EAST MEADOW, N.Y. – President Bush shoveled dirt Thursday at the somber groundbreaking for a new memorial for victims of the Sept. 11 terrorist attacks, an event that has defined his presidency and is the centerpiece of his re-election campaign.
Bush used images from the World Trade Center's (search) smoldering wreckage in his first re-election TV commercials last week, and refused to retreat when critics called them crass exploitation of those killed in the attacks.
The president made no remarks at the ceremony attended by several hundred people, uniformed Nassau County firefighters, a color guard and bagpipers who played strains of "Amazing Grace." But earlier, at a factory in another part of Long Island, Bush said the lesson of Sept. 11 is that "we must deal with threats before they fully materialize."
Pat Kiefer, mother of a 25-year-old victim of the attack on the World Trade Center, said the government should have done more to prevent them.
"I will never vote again. I don't believe any of the politicians," said Kiefer, who held an enlarged photo of her son and talked to reporters after the event.
Rebutting Democrats who criticized Bush for attending a campaign fund-raiser after the groundbreaking, White House press secretary Scott McClellan explained that Bush was invited to the memorial on Feb. 17 by the Nassau County executive and the board of the memorial foundation after they heard about the fund-raiser, which was scheduled in mid-January.
The quarrel over the ads overshadowed the event.
"No one's been held accountable for anything about 9/11," said Bill Doyle, who lost his 25-year-old son, Joseph, at the World Trade Center. Doyle also criticized the image in Bush's campaign commercial of the flag-draped remains of a victim being carried from ground zero.
"I have a problem with exploiting death for political gain," he said. "I'd have the same problem if Democrats used images of body bags coming back from Iraq in one of their ads."
The $750,000 memorial will feature two semitransparent aluminum towers, representing the World Trade Center, rising 30 feet from a reflecting pool. It will also have a wall with the names of 281 victims who lived in or had ties to Nassau County, N.Y., and two pieces of steel from the trade center's wreckage.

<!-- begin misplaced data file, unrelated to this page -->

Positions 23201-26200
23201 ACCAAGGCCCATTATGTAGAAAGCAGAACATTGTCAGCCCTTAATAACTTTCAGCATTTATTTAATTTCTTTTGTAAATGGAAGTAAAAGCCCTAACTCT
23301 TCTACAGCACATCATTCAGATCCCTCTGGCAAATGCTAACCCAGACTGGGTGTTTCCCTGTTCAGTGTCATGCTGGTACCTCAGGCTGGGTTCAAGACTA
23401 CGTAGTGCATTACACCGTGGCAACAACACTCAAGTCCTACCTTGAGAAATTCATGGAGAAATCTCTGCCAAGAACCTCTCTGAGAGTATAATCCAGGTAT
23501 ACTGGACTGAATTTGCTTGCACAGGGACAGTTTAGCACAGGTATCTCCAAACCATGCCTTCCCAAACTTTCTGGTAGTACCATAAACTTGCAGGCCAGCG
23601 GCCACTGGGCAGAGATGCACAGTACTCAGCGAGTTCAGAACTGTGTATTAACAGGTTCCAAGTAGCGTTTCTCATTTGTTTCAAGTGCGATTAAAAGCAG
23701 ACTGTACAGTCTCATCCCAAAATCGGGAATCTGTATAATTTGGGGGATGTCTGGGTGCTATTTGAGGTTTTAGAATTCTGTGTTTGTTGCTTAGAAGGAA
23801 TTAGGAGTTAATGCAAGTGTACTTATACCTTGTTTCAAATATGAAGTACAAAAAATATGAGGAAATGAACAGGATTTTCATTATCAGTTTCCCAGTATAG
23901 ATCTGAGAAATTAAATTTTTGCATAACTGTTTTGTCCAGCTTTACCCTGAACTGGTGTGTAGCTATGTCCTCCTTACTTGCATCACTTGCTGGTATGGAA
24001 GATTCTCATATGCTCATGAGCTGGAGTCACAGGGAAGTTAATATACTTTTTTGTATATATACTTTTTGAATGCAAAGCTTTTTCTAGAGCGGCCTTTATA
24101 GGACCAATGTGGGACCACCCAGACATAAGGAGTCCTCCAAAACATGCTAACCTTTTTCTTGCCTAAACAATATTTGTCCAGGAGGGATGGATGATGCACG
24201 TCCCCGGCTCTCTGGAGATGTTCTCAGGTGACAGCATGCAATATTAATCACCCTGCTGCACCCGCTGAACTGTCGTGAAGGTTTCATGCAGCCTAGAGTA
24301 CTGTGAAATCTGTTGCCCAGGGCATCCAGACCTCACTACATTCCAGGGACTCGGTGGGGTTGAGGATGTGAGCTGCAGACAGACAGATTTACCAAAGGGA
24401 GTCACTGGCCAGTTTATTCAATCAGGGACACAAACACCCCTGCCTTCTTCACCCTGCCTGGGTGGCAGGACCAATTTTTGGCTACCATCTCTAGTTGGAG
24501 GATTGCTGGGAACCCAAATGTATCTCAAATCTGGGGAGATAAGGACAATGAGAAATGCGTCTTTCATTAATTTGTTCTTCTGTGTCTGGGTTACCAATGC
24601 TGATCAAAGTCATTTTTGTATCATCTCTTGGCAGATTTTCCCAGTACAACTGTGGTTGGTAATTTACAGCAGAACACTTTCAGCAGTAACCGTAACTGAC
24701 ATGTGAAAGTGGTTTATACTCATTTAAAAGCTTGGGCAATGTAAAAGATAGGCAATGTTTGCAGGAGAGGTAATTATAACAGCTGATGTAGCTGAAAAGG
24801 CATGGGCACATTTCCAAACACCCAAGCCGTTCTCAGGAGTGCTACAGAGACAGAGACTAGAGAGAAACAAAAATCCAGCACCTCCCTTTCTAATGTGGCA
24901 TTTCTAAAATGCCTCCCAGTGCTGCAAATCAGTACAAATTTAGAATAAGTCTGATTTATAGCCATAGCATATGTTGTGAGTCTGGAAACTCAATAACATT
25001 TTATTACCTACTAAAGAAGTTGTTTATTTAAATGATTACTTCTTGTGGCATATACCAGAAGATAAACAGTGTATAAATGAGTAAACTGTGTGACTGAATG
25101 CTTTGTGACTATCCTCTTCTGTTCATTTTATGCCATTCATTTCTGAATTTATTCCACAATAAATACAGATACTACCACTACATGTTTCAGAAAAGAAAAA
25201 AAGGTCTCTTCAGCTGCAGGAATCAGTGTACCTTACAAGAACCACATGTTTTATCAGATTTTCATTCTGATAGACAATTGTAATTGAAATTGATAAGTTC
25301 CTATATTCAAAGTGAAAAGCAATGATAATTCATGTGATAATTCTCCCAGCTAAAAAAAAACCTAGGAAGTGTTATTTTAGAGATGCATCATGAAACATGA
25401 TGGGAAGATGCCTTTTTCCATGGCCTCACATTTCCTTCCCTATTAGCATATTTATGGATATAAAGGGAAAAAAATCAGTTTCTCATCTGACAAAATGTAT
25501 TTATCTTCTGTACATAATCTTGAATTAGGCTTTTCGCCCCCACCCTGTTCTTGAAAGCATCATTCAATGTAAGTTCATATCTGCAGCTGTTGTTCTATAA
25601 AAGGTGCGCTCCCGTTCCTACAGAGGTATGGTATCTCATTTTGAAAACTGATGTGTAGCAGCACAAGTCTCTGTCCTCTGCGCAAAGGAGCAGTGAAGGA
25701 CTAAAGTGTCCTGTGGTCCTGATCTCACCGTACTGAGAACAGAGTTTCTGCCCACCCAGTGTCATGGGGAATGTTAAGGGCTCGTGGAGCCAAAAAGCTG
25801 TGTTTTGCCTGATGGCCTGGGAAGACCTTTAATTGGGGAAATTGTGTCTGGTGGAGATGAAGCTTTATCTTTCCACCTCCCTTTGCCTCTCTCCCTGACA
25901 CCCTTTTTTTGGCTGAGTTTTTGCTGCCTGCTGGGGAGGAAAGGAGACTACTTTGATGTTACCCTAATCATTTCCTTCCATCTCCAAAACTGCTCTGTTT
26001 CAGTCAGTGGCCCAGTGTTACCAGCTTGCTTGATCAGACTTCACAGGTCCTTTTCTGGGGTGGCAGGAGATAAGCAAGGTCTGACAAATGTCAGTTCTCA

It is expected to be completed in time for September's third anniversary of the attacks.
Besides Bush, New York Gov. George Pataki (search), former New York Mayor Rudolph Giuliani (search), and Rep. Peter King (search), R-N.Y., also attended the commemoration. Both Pataki and Giuliani have defended Bush's use of Sept. 11 in the campaign.
Afterward, the group of politicians were making the five-minute trip to Bush's fund-raiser. Bush has raised more than $160 million for his re-election and shows no sign of slowing down as he approaches his stated goal of $170 million.
Both Vice President Dick Cheney and his wife, Lynne, were on separate money-raising trips as well.
Bush started the day by tending to his conservative base with satellite remarks to the National Association of Evangelicals Convention (search) in Colorado. He used the occasion to issue a fresh appeal for support of his national-security agenda, with a special emphasis on his "compassionate conservative" goals.
"America is a nation with a mission," Bush said. "We're called to fight terrorism around the world, and we're waging that fight. As freedom's home and freedom's defender, we are called to expand the realm of human liberty, and by our actions in Afghanistan and Iraq, more than 50 million people have been liberated from tyranny."
His first stop in New York was at USA Industries, an automotive parts plant in nearby Bay Shore, where he expressed optimism about the economy, despite a limp job market.
"People are saying we'll stop jobs from going overseas by making sure we put up walls and barriers between the United States and the rest of the world," he said. "That's lousy policy."
Bush's words were aimed at his likely Democratic opponent, Sen. John Kerry, who has supported trade pacts with other nations, but now wants to review them to make sure they are fair to America.